All Eyes On US Rate As Dollar Faces Pressure

London, May 30 | Updated: May 31 2004, 05:30am hrs
As the dollar continues to face downward pressure, mainly on account of a disappointing US data, uncertainty has increased as to how much US interest rates need to rise.

The dollar had hit an eight-week low against the euro and a three-week trough on the yen on Friday. Analysts said disappointing figures for US jobs and economic growth released on Thursday had sparked a liquidation of long-dollar positions that had been piling up on expectations the Federal Reserve would raise interest rates in June making returns on the greenback less unattractive.

Investors are awaiting more US data releases due later, manufacturing survey and a final reading of the University of Michigan consumer sentiment survey ahead of a three-day weekend in Britain and the United States.

What we are seeing is a reaction to softer than expected data that has come through since the start of May, which has led US interest rate expectations down, said Shahab Jalinoos, senior currency strategist at ABN Amro.

Today we have some pretty important numbers Michigan confidence and Chicago PMI - but the tendency since early May has been for the numbers to disappoint. As the dollar fell, the yen was helped by the Nikkei stock average which ended up 1.29 per cent on Friday, after gaining 1.85 per cent in the previous two days.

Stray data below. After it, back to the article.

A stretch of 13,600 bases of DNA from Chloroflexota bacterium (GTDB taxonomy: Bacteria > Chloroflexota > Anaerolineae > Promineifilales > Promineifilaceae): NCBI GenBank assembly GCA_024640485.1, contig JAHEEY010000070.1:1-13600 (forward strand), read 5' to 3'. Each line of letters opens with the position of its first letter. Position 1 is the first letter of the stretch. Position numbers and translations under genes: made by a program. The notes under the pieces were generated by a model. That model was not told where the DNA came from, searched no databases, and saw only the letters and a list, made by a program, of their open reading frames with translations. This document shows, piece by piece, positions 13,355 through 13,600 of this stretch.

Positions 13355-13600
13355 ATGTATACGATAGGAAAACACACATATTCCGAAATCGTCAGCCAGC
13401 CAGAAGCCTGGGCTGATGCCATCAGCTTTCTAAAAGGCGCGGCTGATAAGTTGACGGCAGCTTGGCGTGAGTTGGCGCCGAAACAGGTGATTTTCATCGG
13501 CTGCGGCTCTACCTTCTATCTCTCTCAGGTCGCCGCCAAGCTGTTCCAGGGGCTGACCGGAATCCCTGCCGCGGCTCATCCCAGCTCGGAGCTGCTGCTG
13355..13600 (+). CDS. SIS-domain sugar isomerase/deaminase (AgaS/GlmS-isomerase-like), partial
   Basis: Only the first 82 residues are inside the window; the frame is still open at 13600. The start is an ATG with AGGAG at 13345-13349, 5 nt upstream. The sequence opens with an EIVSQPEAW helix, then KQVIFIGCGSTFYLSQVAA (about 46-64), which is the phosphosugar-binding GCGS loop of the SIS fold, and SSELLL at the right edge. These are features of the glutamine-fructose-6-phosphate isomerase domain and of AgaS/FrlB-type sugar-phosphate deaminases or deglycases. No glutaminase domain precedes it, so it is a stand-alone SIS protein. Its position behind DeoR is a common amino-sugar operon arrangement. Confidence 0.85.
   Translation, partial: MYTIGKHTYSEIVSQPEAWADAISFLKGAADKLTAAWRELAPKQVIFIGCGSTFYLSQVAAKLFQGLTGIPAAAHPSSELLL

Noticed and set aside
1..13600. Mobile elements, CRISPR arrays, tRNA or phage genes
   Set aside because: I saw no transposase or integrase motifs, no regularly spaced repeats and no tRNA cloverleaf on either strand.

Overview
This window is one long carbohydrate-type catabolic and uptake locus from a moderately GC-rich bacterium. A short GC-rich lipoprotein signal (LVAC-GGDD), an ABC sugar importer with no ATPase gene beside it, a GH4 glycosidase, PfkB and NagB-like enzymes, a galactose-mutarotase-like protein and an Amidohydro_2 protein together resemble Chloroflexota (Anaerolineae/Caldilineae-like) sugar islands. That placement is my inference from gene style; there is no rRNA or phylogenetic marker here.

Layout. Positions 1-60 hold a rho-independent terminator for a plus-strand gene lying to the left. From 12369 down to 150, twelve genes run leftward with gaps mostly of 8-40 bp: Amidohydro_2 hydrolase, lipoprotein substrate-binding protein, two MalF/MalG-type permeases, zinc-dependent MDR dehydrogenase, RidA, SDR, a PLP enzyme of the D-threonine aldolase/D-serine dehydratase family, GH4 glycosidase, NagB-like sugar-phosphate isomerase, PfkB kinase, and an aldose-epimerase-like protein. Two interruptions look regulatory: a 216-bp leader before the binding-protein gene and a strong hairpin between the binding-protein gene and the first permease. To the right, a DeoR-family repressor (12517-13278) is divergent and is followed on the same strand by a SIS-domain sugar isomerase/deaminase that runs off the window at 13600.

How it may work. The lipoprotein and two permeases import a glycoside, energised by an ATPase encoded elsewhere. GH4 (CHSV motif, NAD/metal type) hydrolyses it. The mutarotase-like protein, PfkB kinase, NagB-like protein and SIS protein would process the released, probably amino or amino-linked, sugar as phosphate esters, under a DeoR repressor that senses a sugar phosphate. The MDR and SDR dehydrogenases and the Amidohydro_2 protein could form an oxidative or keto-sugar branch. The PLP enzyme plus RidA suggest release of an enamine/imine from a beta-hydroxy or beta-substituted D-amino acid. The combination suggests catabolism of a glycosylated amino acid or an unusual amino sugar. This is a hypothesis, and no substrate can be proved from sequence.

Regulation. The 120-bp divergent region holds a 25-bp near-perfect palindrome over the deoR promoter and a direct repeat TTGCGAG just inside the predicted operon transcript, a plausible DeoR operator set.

Some market players said the dollar also came under pressure from US investment banks buying of yen ahead of a revision in the Morgan Stanley Capital Investment global equity index that will take effect at the end of Friday. Swedens central bank left rates unchanged as expected.

A flash estimate of harmonised inflation for the euro zone in May, due later, forecast at an annual 2.4 per cent.

US Economy And Oil
The markets are also focused on the release this week of US jobs data for May, for more clues on the pace of possible US interest rate hikes. The Federal Reserve of Dallas said on Thursday that the need for short-term interest rates to eventually rise did not necessarily mean they should increase immediately or sharply. After having risen on expectations of an interest rate increase and a strong US economic recovery, the dollar remains in an adjustment phase, said Mitsuru Yaguchi, economist at Mitsubishi Securities in Tokyo.

Near record-high oil prices have also raised concerns that US economic growth could slow down and delay a rate rise. Oil prices slipped below $40 a barrel on Friday however ahead of an Opec meeting next week where oil ministers are expected to agree a rise in crude supplies. In Japan, the nationwide core consumer price index fell 0.2 per cent in April from a year earlier, in line with expectations, while the seasonally adjusted unemployment rate was unchanged at 4.7 per cent in April, also in line with economists forecast.